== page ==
Microorganisms play a fundamental role in the cycling of nutrients and energy on our planet. A common strategy for many microorganisms mediating biogeochemical cycles in anoxic environments is syntrophy, frequently necessitating close spatial proximity between microbial partners. We are only now beginning to fully appreciate the diversity and pervasiveness of microbial partnerships in nature, the majority of which cannot be replicated in the laboratory. One notable example of such cooperation is the interspecies association between anaerobic methane oxidizing archaea (ANME) and sulfate-reducing bacteria. These consortia are globally distributed in the environment and provide a significant sink for methane by substantially reducing the export of this potent greenhouse gas into the atmosphere. The interdependence of these currently uncultured microbes renders them difficult to study, and our knowledge of their physiological capabilities in nature is limited. Here, we have developed a method to capture select microorganisms directly from the environment, using combined fluorescence in situ hybridization and immunomagnetic cell capture. We used this method to purify syntrophic anaerobic methane oxidizing ANME-2c archaea and physically associated microorganisms directly from deep-sea marine sediment. Metagenomics, PCR, and microscopy of these purified consortia revealed unexpected diversity of associated bacteria, including Betaproteobacteria and a second sulfate-reducing Deltaproteobacterial partner. The detection of nitrogenase genes within the metagenome and subsequent demonstration of (15)N(2) incorporation in the biomass of these methane-oxidizing consortia suggest a possible role in new nitrogen inputs by these syntrophic assemblages.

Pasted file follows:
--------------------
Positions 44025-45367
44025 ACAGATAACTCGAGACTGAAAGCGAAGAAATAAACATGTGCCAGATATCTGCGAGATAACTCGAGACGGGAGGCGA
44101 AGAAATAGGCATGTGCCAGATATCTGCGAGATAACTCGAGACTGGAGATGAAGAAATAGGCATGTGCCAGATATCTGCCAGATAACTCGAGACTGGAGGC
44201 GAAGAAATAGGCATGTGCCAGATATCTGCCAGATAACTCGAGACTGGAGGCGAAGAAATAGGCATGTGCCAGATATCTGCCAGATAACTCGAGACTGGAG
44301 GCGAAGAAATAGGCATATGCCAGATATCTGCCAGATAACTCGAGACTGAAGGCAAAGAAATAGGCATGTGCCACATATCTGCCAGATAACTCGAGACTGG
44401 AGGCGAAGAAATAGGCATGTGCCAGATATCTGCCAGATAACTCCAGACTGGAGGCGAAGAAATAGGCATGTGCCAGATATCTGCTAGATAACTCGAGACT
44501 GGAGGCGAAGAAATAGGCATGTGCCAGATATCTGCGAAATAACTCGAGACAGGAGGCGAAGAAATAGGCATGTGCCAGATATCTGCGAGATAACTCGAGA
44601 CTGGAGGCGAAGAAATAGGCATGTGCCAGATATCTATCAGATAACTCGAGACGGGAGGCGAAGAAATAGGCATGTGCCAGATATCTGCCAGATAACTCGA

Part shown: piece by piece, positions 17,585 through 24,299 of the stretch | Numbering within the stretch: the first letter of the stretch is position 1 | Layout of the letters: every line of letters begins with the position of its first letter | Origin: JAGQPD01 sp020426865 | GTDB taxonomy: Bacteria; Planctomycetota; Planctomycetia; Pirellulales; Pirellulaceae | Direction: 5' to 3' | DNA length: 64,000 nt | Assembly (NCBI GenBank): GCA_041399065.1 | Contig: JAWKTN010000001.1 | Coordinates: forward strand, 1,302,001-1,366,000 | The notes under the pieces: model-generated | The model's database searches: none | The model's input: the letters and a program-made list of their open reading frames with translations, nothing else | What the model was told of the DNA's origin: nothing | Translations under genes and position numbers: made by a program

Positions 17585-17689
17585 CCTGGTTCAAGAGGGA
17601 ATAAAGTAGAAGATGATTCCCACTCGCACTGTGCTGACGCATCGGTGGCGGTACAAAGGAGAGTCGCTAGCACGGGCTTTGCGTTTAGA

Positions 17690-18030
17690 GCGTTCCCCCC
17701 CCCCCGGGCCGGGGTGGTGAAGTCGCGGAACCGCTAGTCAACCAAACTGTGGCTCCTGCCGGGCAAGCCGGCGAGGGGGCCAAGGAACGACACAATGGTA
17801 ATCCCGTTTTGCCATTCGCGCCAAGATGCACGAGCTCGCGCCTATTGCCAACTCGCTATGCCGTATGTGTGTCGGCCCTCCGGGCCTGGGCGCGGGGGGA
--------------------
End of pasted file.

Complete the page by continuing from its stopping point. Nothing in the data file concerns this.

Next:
View details for DOI 10.1073/pnas.0711303105

    View details for Web of Science ID 000255921200048

    View details for PubMedID 18467493

  • Microbial burden and diversity of commercial airline cabin air during short and long durations of travel ISME JOURNAL Osman, S., La Duc, M. T., Dekas, A., Newcombe, D., Venkateswaran, K. 2008; 2 (5): 482-497


    Total microbial burden and diversity associated with commercial airliner cabin air was assessed by molecular methods in 125 air samples from the business-class sections of 16 domestic and international flights. Viable microbial burden within these cabin air parcels constituted only 1-10% of the total microbial population and ranged from below detection limits to 1.2 x 10(4) cells m(-3) as determined with a validated ATP-based technology. Cultivable bacterial diversity was almost entirely limited to Gram-positive bacteria such as Staphylococcus and Bacillus. In contrast, cloning and sequencing 16S rRNA gene directly from the samples without cultivation indicated a significantly broader diversity, as sequences representing more than 100 species, and encompassing 12 classes of bacteria, were retrieved in varying abundance. Sequences of proteobacterial and Gram-positive lineage were retrieved most frequently (58% and 31% of all clone sequences, respectively), with Gram-positive and alpha-proteobacterial sequences dominating international flight samples and beta- and gamma-proteobacterial sequences comprising the largest portion of those retrieved from domestic flights. Significant differences in bacterial load and diversity were noted between samples obtained on domestic and international flights. The disparities observed in microbial abundance and diversity further underscore the immense value of state-of-the art molecular assays in augmenting traditional culture-based techniques.